With all the talk of slavery during the Passover Seder, I realized: I am a slave to my to-do list. My personal Pharaoh is my drive to get things done.
The insight came after subtle but lingering chest pains and pressure as well as difficulty getting a deep breath led me to re-evaluate – well, everything.
I was familiar with the feeling of pressure in the chest during periods of tight deadlines at work. But this feeling didn’t let up when I got home. It didn’t disappear when the work pace eased.
After a stress test indicated there might be a problem, I took a cardiologist-recommended week off from work. “Toridi hiluh,” shift to a lower gear, he’d advised when I explained how busy I was with work and other projects. I took him seriously and canceled ever regular activity on my calendar for a solid month. No more weekly writing date, choir practice, therapy appointment, exercise class, ballroom dance lesson with Bob, swimming, coop duty or Balkan dancing. I didn’t work on distributing my film or fundraising for a favorite project. I wouldn’t even make a date to meet a friend. The only thing I couldn’t bring myself to cancel was my weekly visit, through Amcha, to a Holocaust survivor/resistance fighter – a unique nonagenarian who has become a cherished friend.
During my week off from everything, I succeeded, for the first time in decades, to ignore my list and that pile of papers that needs handling in the corner of my kitchen. I didn’t have to actively resist; in the face of my determination to relax, and my fear of what would happen if I didn’t, the list and pile simply didn’t call to me. I read, napped, watched episodes on the computer, enjoyed the garden, spent time in nature, talked to friends.
It took only a few days for my symptoms to disappear.
But in the shower Sunday morning before my first day back at work, there it was again: that odd, disturbing feeling of not being able to breathe deeply enough.
A test revealed there was enough oxygen in my blood and a chest X-ray ruled out lung problems. My doctor and I agreed: The symptoms were stress-related.
I decided to put aside my anti-New Age prejudice and listen to my body. This is what I heard:
You are 63. It’s time to carefully examine how you spend your time and decide: What do you really want to be doing in the time remaining?
The question had hit me when I turned 60. Trying to discover the answer was one of the reasons I went back into therapy. But I had reached no conclusions and made no changes. My symptoms spoke loud and clear: Enough! It’s time to make some changes.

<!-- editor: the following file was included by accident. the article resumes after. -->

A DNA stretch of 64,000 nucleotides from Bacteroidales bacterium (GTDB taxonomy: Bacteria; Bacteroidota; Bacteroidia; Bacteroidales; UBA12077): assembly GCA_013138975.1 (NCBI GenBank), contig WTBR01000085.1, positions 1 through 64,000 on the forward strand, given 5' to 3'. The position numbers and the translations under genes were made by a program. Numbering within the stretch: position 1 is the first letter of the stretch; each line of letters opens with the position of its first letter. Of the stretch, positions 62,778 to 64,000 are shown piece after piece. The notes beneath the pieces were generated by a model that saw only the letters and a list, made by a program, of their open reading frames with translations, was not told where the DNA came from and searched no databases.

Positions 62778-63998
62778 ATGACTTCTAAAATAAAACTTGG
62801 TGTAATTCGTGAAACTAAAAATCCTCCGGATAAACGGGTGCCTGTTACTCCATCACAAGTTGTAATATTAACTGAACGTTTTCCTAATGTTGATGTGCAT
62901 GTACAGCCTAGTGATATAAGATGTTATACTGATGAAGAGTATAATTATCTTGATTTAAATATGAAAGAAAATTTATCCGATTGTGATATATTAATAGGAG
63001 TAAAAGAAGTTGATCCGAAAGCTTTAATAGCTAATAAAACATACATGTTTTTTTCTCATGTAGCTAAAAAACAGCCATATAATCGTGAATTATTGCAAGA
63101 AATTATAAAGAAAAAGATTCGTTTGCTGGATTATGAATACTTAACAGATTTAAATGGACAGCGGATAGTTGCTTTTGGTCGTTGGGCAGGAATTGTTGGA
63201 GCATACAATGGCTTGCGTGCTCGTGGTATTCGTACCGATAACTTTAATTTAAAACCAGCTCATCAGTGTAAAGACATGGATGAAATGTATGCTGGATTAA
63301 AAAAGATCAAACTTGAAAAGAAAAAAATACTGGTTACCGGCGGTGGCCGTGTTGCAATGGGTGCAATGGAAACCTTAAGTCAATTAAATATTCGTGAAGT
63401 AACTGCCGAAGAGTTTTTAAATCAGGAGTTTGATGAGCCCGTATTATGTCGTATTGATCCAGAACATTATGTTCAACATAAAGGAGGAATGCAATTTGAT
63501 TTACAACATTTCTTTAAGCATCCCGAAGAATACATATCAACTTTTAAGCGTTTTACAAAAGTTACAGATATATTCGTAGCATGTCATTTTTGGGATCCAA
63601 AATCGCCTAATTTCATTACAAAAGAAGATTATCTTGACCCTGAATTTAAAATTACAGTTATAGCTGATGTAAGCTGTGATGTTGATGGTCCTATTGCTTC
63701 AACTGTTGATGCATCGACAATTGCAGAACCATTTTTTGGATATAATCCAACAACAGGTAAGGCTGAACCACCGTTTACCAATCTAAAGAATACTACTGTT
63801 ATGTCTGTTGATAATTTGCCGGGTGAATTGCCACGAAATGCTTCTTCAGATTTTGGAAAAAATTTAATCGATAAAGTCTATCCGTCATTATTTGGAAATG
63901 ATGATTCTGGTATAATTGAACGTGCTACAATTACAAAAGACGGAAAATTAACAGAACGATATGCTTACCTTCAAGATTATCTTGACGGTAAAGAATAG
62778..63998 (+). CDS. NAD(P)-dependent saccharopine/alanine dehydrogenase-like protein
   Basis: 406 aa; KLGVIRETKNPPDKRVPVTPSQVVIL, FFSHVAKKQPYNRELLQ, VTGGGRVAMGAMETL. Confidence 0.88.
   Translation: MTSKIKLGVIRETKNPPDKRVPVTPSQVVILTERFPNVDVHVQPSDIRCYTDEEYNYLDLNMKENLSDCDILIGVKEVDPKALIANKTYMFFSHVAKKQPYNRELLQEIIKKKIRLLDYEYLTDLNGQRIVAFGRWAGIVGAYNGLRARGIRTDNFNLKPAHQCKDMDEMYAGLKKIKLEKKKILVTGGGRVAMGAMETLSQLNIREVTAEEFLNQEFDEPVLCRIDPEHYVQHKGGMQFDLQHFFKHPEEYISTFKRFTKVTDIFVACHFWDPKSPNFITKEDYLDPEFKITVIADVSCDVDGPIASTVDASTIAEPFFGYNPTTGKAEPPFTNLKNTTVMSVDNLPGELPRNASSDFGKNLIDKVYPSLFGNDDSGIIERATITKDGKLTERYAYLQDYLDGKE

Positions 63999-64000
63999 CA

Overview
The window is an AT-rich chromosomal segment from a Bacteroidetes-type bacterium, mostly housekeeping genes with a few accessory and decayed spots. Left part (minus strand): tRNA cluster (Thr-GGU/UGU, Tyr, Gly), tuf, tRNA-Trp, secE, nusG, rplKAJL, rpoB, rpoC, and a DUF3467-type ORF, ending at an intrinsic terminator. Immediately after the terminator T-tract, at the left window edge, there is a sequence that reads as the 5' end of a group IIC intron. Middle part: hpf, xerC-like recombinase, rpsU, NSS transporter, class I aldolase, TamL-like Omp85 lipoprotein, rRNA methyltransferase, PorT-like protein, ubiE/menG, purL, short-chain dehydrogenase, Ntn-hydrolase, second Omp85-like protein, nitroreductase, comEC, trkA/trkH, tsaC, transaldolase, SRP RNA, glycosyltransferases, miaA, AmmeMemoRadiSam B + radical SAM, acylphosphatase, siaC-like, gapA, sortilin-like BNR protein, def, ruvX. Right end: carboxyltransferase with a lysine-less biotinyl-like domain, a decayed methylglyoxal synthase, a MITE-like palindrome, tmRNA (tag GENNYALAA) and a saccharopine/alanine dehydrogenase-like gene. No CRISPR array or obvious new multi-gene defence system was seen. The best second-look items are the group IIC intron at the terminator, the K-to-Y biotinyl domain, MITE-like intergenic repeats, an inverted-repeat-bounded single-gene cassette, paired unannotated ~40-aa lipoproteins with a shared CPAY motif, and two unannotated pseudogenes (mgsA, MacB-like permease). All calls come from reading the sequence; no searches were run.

My life is good, tfu tfu tfu, Full of things I wanted: a family, meaningful work, good friends, a life in Israel, enough space for a vegetable garden. It’s not about wanting more. It’s about not letting the rest of life slip by without taking the time to seriously evaluate how I’m spending the time left until my race is run.
Little by little, insights came. At a Non-Violent Communication weekend at EcoME (I thought long and hard but I really wanted to go), I understood the bottom line criteria for deciding how to spend my time: I need to do the things that bring me joy. And at a women’s Re-evaluation Counseling evening, another asimon dropped: The thing that brings me the most joy is creating. The Muse gets shy when my days are busy and planned. She needs time and space to make her appearance.
I’m still in the process of deciding how to re-organize my life so I can do more of the things that bring me joy: writing essays (hence this blog); working with children; communing with nature; making music. I’m trying to find a way to work fewer hours, but I see that won’t be enough. During hol hamo’ed, the intermediate days of Passover, I, like most of Israel, had an entire week off, but I still felt the need to accomplish, the drive to be productive. I referred to my to-do list daily.
On the last day of hol hamo’ed, I talked to my friend Sherri about my dilemma.
Too bad I didn’t talk to her sooner. “You’re not supposed to do anything on hol hamo’ed,” she told me. “You’re just supposed to relax and enjoy yourself.”
If only I could be more like Sherri. “I’m not a to-do person,” she said. “I’m a not-to-do person. I think, What can I get away with not doing?”
(Ironically, what she does do is big: she writes books. She helps terror victims work through their trauma.)
The subtle chest pains and breathing issues are back, though lighter. Clearly I have more work to do to free myself from the bondage of doing. To escape the narrow confines of busy-ness. To give myself a break.